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Carol Reed
Laurence Harvey, Lee Remick, Alan Bates
Writing Credits:
John Mortimer

An Englishman with a grudge against an insurance company for a disallowed claim fakes his own death in order but an insurance investigator starts snooping around.

Rated NR

Aspect Ratio: 2.40:1
English LPCM Monaural
Supplements Subtitles:

Runtime: 104 min.
Price: $39.95
Release Date: 6/18/2019

• Audio Commentary with Film Historian Peter William Evans
• Isolated Music and Effects Track
• “On the Trail” Featurette
• “Lee Remick at the National Film Theatre” Featurette
• Image Gallery


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The Running Man [Blu-Ray] (1963)

Reviewed by Colin Jacobson (July 2, 2019)

Not to be confused with the 1987 Arnold Schwarzenegger sci-fi/action film, 1963’s The Running Man provides a more real-world based tale. In need of cash, Rex Black (Laurence Harvey) takes extreme measures.

The pilot decides to fake his own death so his wife Stella (Lee Remick) can collect the insurance money. This appears to work, and after he thinks enough time passes, Rex meets up with Stella in Spain to begin a new, secretive life.

However, all does not go according to Rex’s plan. When insurance investigator Stephen Maddux (Alan Bates) shows up, Rex and Stella struggle to keep their scam alive.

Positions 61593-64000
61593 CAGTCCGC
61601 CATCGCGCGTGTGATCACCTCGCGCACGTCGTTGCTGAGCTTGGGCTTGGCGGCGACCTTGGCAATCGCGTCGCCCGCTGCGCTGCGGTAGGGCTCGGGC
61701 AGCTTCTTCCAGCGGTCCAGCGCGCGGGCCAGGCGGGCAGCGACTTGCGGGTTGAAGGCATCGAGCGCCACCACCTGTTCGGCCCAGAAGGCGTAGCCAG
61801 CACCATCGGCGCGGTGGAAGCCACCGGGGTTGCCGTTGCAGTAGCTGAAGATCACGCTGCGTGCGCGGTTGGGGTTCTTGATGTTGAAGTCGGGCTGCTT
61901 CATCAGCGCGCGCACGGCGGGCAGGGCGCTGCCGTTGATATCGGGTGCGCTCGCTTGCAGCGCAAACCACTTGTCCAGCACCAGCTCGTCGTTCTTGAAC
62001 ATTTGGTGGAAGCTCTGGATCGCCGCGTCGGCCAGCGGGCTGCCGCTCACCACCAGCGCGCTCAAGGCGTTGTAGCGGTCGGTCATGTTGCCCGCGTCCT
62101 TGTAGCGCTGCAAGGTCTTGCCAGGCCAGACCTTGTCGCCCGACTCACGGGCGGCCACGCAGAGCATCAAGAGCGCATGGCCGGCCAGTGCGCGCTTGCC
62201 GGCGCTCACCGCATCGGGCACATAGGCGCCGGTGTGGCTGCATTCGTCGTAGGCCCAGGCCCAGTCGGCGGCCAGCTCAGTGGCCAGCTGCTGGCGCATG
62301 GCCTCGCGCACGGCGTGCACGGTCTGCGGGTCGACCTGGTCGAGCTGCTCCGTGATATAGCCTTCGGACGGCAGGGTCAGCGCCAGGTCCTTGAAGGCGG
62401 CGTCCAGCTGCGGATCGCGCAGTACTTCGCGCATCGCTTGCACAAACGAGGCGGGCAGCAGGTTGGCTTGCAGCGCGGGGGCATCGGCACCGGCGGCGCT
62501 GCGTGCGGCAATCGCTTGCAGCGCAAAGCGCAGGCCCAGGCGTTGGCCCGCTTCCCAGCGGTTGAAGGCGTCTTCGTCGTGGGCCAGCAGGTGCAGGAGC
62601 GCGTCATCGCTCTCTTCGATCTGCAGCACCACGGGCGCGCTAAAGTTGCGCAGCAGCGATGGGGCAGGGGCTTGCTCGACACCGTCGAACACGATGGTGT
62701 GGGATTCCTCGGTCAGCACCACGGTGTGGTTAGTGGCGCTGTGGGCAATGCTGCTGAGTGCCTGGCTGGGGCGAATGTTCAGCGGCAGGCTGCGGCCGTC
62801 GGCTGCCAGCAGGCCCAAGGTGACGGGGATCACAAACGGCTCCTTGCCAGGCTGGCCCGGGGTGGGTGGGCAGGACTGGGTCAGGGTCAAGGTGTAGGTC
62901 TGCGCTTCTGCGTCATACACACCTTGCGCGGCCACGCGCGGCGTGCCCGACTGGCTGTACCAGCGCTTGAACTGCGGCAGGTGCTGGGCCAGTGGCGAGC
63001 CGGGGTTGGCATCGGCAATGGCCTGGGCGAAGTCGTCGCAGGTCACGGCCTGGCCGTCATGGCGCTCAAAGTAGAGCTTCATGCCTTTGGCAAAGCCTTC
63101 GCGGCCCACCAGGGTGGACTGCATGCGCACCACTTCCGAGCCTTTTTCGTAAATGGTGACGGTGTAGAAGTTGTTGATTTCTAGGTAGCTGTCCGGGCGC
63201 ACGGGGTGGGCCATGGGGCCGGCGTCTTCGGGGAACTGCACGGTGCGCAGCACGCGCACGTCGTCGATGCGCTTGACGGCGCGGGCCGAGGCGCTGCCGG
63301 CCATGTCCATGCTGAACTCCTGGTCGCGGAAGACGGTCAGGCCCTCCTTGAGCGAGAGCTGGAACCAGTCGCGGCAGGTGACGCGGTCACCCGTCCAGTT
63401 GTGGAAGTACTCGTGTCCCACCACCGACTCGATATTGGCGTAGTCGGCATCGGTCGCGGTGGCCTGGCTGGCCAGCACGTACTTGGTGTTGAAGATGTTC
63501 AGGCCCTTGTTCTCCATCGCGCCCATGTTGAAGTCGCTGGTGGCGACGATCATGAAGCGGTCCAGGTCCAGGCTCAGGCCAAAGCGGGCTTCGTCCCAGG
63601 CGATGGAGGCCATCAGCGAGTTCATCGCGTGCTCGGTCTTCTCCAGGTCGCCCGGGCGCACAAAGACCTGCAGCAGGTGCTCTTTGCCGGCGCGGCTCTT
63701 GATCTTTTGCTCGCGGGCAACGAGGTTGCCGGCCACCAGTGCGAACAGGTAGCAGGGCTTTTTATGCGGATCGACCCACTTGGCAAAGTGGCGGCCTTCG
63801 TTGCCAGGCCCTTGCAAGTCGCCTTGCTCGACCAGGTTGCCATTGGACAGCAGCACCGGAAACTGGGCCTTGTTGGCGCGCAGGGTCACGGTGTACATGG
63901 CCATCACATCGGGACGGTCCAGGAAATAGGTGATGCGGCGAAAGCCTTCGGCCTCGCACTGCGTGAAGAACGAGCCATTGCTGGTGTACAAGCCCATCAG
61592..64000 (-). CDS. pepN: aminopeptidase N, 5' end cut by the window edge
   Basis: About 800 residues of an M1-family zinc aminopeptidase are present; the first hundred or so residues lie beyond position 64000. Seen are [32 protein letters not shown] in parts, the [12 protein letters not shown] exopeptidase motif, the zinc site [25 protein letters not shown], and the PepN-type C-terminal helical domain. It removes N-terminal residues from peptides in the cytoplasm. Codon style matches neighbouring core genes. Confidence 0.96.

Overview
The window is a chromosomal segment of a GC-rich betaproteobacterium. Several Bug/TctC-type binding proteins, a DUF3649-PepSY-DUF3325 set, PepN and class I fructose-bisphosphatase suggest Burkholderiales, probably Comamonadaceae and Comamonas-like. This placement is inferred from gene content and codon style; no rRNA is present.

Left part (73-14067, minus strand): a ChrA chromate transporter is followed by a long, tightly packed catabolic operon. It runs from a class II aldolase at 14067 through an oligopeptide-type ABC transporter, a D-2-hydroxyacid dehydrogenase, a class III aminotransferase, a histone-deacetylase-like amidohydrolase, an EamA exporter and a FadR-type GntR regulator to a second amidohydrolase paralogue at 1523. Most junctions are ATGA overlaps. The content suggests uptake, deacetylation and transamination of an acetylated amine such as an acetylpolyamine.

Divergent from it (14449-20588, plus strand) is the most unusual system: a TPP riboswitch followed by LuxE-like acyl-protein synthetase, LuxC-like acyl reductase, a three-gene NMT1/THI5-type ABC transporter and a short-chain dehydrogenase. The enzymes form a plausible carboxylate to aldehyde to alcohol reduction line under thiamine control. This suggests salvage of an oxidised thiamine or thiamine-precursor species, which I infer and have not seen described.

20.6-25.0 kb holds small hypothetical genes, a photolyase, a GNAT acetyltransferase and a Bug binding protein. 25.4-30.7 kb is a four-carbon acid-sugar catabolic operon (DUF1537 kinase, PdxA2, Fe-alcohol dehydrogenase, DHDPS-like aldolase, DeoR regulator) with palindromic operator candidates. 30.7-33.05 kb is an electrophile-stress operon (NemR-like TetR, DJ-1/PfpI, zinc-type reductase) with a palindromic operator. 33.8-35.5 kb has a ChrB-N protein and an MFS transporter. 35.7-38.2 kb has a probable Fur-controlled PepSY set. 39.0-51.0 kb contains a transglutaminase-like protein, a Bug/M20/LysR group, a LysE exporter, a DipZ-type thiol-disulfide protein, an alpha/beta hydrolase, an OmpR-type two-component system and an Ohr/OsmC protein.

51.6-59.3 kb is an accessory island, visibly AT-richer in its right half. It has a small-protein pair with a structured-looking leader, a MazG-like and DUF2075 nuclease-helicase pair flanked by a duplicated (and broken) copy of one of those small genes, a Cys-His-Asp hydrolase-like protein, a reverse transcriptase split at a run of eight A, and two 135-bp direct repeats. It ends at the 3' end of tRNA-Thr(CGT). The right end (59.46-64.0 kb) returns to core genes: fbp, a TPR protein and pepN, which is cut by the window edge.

With that plot synopsis, one might expect Man to provide a taut thriller in the style of Catch Me If You Can. One would expect incorrectly.

Not that Man lacks any of the standard characteristic of the cat and mouse tale implied, but those elements recede to the background much of the time. Instead, Man prefers more of a “love triangle” orientation, as Stephen pursues a romantic connection with the “widow” Stella.

This feels like a bad choice. While Man still musters occasional flashes of tension and drama, too much of it feels a bit sappy and lackluster.

Because of the emphasis on character melodrama, Man seems less than convincing when it does attempt darker elements. The movie goes down a few more traditional “thriller” paths at times, but these tend to seem like they come from a different film and they don’t land with the necessary impact.

All of this leaves Man as a disappointment. While not a genuinely bad movie, it lacks much purpose or thrust and it ends up as a somewhat dull exercise in genre material.

The Disc Grades: Picture C/ Audio C/ Bonus B

The Running Man appears in an aspect ratio of 2.40:1 on this Blu-ray Disc. This became a problematic presentation.

Print flaws caused the majority of the issues, as they pervaded the image. From start to finish, the movie suffered from lots of specks and marks. Some scenes seemed cleaner than others, but much of the film displayed issues.

Sharpness varied but usually seemed good. Though occasional bouts of mild softness emerged, the majority of the film exhibited fairly appealing delineation.

Colors tended to be fairly appealing, largely thanks to the fact so much of the film took place in sunny climes. The hues occasionally felt a little heavy, but they usually appeared bright and lively.

Blacks looked reasonably dark, and shadows were mostly smooth. Without all the print flaws, the movie would’ve looked good, but the pervasive defects made it a mess.